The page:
For being a neighborhood Chinese restaurant, their dedication to the tiki theme is impressive. (They even got the music right with recordings of soothing Hawaiian steel guitar.) There’s a beach mural and lauhala matting on the walls, and a thatch overhang above the brown vinyl booths. Bamboo, shell and tapa pendant lamps are suspended from the ceiling, which is covered with fish netting and entangled plastic seagulls, lobsters and crabs.
A vaguely Rarotongan looking tiki stands against the rock wall, and to its right is a leopard-print bar flanked by an odd, colorfully-painted tiki pole. Beyond that is another smaller dining room with more rattan furniture and another island mural (last picture).
I felt like we must have entered some time warp when I saw that most of their tropical drinks cost $3.95! They’re served in tiki mugs and are actually pretty decent considering the price. About a dozen tiki cocktails are offered, from classics like the Mai Tai, Scorpion and Fog Cutter to the Tiki Lover, the house special made with gin, rum, coconut cream, pineapple juice and cream. Some even had wonderful throwback descriptions like this one for the Samoan Passion: “Legend has it that this potent drinks arouses hidden passions.”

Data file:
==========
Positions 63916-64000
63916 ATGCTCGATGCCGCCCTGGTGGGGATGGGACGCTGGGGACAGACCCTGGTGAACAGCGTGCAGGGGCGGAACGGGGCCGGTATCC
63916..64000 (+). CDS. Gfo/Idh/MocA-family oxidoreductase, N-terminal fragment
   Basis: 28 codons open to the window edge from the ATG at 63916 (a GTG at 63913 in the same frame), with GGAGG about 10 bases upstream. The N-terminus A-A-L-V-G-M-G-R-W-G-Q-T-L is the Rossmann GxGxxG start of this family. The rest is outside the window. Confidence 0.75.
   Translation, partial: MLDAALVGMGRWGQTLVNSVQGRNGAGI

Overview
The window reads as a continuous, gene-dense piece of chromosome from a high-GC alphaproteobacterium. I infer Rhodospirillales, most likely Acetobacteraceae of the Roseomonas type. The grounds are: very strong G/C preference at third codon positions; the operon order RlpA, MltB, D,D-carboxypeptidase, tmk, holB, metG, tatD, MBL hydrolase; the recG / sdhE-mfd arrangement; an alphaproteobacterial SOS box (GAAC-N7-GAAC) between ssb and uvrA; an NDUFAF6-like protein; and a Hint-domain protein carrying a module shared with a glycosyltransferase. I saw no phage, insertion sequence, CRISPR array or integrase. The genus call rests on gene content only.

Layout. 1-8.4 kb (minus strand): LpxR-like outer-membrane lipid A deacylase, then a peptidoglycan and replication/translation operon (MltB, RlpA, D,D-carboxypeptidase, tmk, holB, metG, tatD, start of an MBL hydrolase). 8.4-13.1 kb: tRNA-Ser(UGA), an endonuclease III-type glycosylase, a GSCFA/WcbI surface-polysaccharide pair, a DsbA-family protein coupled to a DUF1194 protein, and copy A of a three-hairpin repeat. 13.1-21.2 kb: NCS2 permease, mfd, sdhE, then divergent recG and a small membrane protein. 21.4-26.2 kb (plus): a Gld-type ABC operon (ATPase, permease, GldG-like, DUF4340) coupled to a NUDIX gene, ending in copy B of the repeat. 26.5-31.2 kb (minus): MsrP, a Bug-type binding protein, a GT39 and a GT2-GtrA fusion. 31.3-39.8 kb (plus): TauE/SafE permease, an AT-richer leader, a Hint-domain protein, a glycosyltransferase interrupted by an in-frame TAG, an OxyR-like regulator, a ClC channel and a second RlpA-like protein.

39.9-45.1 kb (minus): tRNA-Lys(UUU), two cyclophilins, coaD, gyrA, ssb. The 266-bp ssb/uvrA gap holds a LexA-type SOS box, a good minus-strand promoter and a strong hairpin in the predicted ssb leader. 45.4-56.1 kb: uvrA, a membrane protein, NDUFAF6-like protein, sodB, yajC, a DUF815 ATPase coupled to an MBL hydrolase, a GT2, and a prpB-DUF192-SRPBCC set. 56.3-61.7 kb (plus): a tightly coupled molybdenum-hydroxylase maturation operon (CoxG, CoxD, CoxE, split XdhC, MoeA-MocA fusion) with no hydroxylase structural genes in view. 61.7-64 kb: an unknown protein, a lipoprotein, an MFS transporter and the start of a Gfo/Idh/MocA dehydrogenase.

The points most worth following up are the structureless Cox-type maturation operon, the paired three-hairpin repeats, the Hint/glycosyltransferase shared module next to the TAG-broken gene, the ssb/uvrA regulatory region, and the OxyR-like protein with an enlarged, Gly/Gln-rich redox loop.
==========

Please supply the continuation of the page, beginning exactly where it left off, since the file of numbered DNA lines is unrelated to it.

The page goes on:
Along with spicy Hunan and Szechuan dishes, the menu features all the Chinese-American standards you’d expect to find, including syrupy egg drop soup, orange chicken, chop suey and Mongolian beef with crispy fried cellophane noodles. (And if that’s still not American enough, they also have cheeseburgers, chicken nuggets and french fries…)
Their version of the pupu platter is called a bo bo tray ($11.95), which includes two each of egg rolls, barbecue ribs, aloha fried shrimp, Polynesian beef and wontons surrounding a small cooking sterno. I, however, went for my favorite “Polynesian” appetizer, crab rangoon (6 pieces for $5.95), and it was one of the better renditions of the dish I’ve had, with lots of filling.
Less pleasing was the barbecue pork combination plate ($6.50), one of several weekday lunch specials that come with pork fried rice, flavorless wontons and an obscenely large egg roll (plus a cup of soup, fortune and almond cookies, and tea).
If we’re comparing tiki-themed Chinese restaurants in the Chicago suburbs I’d say that Chef Shangri-la in North Riverside has better food and drinks overall, but I was charmed by the decor and cozy vibe of Tong’s Tiki Hut.
Tong’s Tiki Hut
100 E. Roosevelt Rd.
Villa Park, IL 60181